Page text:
North of the Color Line: Migration and Black Resistance in Canada, 1870-1955

By Sarah-Jane Mathieu; Waldo E. Martin Jr. et al. | Go to book overview

CHAPTER TWO
Jim Crow Rides This Train

Segregation in the Canadian Workforce

In April 1854, the Great Western Railway declared that it urgently needed eight hundred workers to guard its tracks against stray cattle and hog crossings. Its advertisement, strategically placed in Canada’s most important black newspaper of the day, the Provincial Freeman, sought African Canadians for the task.1 Before the turn of the twentieth century, African Canadian men laid down tracks for the transcontinental railroad and worked as cooks and dining car attendants for the Grand Trunk Railway.2 Black workers earned a more prominent place on the rails by the 1880s with the introduction of the Pullman Palace Car Company’s sleeping car service. Canadian railway companies modeled their sleeping and dining car departments after Pullman’s plan, favoring black men for the task of serving affluent white passengers. By 1910, however, they feared that the growing paranoia over black immigration witnessed in Western Canada would jeopardize their continued access to black railwaymen.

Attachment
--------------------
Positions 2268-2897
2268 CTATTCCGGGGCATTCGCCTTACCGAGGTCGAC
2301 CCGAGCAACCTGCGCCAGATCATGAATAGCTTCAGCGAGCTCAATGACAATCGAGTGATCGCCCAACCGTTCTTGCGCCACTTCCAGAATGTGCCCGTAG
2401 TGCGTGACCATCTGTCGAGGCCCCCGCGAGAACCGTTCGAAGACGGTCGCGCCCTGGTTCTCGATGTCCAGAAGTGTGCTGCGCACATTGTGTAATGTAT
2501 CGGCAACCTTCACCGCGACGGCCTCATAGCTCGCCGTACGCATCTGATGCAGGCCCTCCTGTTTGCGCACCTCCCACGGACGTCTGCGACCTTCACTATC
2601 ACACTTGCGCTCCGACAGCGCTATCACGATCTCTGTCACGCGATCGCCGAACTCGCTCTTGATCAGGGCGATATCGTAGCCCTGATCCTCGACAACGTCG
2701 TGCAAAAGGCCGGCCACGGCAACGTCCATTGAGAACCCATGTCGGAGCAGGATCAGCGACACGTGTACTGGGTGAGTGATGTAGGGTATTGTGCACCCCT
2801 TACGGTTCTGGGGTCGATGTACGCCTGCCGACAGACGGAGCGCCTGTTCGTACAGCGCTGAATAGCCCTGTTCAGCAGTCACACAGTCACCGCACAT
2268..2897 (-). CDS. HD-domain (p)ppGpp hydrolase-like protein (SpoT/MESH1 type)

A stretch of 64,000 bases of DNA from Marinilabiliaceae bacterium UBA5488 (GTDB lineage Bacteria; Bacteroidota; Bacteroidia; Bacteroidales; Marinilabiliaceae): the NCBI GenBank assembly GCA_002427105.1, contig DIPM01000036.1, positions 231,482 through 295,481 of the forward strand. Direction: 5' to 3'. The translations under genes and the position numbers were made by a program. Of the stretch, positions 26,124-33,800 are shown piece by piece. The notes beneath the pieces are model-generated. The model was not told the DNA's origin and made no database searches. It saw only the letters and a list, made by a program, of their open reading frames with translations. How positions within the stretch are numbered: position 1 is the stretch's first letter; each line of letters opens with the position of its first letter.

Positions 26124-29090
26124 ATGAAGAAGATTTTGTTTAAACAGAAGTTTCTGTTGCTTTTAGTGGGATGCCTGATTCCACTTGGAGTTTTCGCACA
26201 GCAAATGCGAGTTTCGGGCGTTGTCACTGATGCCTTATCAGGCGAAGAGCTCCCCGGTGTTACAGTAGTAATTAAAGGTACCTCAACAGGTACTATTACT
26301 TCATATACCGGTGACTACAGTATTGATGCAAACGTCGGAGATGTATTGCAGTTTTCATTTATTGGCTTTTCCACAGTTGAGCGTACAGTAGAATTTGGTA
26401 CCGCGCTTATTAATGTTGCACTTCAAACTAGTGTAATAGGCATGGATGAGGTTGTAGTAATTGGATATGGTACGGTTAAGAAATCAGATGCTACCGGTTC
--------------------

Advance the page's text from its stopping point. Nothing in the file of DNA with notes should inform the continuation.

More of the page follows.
Canadian railway companies experienced rapid growth between the 1880s and World War I thanks to the completion of the transcontinental line. They spent the period bemoaning persistent labor shortages, blaming restrictive immigration and labor laws for their troubles. William Van Horne, general manager of the Canadian Pacific Railway, fumed over Prime Minister Wilfrid Laurier’s opposition to foreign industrial workers, insisting that Canadian prosperity depended on unencumbered immigration. Van Horne, who normally remained tight lipped on federal matters, denounced Canada’s restrictive immigration policy, claiming that “what we want is population. Labour

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